ESPN.com Insider Keith Law checks in with his take on the Chris Carpenter trade:
Carpenter -- this one, at least -- has a tremendous arm, working 96-100 mph in one-inning stints and still sitting mid-90s when he's stretched out to two innings. He'll show solid to above-average offspeed weapons, including a hard mid-80s slider, although his changeup can come out more like an average fastball that's just doing hitters a favor. He's already 26, and has a long history of injuries dating back to his freshman year at Kent State; he has never shown he could hold up under a starter's workload, while his command is consistently below-average, ruling out any kind of return to the rotation. In relief, however, he should miss plenty of bats, but whether he's a 9th inning guy or just a middle reliever depends on whether he can throw quality strikes. He's good inventory, but not an elite prospect.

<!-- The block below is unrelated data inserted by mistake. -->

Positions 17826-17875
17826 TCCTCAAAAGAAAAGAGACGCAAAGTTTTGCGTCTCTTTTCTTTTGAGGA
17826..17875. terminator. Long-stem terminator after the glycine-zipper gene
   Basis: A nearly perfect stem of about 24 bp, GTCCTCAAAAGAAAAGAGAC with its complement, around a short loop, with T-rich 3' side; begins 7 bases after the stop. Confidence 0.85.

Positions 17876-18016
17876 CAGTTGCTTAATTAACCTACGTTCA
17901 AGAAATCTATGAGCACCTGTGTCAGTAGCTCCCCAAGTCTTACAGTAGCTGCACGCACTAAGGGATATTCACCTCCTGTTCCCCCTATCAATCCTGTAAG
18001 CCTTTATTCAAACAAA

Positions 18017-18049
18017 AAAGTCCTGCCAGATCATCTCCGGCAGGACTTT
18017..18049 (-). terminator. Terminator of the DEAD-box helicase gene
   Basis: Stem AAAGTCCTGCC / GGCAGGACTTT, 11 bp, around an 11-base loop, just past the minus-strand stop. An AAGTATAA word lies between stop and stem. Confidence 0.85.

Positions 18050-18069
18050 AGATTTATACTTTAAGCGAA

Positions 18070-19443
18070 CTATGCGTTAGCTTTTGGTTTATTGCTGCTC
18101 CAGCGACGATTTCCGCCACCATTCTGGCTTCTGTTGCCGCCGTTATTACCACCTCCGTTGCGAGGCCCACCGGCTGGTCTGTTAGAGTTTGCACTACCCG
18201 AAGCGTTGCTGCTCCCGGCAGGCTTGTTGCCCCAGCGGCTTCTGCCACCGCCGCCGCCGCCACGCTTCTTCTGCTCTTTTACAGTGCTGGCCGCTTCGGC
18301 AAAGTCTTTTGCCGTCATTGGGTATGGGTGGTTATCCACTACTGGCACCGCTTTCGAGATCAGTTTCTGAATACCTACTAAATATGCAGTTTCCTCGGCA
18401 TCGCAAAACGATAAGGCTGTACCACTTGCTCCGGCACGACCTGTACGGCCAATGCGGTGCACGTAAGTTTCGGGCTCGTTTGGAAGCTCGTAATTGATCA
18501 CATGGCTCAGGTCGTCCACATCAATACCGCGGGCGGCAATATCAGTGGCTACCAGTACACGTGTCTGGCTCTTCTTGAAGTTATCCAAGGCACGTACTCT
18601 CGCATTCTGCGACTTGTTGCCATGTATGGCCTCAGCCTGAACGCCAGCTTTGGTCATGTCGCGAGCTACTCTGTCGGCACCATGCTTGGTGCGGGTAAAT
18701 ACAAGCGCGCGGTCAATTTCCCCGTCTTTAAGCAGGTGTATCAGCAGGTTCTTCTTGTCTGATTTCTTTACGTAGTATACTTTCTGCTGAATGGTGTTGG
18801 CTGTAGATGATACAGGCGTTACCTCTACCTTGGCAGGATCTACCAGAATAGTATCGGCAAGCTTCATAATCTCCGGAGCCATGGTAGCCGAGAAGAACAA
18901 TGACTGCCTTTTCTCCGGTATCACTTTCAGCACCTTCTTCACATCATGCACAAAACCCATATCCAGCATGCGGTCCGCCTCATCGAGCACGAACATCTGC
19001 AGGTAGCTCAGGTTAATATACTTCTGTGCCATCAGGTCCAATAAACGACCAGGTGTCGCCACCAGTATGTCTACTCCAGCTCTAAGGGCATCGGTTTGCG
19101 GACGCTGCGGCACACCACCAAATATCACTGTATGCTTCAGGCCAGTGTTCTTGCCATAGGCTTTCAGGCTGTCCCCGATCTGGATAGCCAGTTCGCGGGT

For the Cubs, this is probably a relief, no pun intended (OK, pun intended). They gave up a prospect outside of their top 10 in exchange for an executive who, with the front office team he's brought in, should add more wins to the Cubs over the next five years than Carpenter will likely produce in his whole career. The Red Sox can stash Carpenter in Class AAA and bring him up whenever they need a relief arm in the big leagues, with the hope that eventually he improves his command, or at least his control, enough to be trusted with high-leverage work.